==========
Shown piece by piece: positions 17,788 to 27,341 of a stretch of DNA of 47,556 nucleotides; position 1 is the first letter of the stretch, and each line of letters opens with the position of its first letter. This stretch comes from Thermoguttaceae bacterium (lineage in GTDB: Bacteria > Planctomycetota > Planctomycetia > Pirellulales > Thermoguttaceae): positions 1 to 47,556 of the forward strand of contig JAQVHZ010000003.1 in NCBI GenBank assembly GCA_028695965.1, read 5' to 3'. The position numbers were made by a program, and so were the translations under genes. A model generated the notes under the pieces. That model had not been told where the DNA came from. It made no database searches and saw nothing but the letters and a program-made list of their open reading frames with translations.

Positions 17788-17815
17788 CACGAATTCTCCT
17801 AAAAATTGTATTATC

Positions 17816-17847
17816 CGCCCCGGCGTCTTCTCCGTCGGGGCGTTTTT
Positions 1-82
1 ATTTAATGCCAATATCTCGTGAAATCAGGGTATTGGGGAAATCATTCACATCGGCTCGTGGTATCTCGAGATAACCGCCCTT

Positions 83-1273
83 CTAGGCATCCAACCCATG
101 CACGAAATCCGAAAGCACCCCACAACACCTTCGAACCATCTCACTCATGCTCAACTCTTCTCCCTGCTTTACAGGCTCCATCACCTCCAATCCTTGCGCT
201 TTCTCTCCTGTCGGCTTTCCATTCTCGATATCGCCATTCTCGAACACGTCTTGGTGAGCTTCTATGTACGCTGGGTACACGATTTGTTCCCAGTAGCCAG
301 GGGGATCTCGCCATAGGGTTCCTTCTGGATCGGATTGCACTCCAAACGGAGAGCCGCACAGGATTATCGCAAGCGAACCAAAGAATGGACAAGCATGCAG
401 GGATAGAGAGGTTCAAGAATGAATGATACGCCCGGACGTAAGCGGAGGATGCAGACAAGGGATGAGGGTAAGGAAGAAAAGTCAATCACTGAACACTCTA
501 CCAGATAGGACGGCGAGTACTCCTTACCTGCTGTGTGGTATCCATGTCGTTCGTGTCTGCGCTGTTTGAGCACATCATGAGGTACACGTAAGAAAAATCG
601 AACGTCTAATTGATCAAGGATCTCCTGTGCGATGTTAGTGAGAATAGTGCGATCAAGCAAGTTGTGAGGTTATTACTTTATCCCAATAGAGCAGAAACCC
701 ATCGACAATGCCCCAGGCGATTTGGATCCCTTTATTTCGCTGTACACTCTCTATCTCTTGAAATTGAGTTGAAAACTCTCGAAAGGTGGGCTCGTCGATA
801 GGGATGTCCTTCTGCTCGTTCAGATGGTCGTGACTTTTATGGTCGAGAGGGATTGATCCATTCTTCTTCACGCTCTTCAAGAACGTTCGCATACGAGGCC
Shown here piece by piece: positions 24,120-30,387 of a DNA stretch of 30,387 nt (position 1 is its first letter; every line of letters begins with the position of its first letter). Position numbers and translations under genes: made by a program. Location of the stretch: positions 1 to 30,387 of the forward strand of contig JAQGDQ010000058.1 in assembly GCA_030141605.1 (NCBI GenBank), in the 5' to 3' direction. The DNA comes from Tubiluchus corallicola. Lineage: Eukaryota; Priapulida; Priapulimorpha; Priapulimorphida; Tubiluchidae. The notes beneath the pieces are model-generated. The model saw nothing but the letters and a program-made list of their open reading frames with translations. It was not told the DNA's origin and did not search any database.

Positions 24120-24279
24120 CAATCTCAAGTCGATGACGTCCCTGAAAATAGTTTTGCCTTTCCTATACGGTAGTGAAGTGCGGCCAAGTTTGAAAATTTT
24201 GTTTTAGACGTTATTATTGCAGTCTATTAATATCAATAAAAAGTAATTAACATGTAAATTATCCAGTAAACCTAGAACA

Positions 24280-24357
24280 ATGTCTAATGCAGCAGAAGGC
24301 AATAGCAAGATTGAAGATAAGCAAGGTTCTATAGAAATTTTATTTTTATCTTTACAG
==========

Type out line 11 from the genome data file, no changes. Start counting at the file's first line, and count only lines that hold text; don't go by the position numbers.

101 CACGAAATCCGAAAGCACCCCACAACACCTTCGAACCATCTCACTCATGCTCAACTCTTCTCCCTGCTTTACAGGCTCCATCACCTCCAATCCTTGCGCT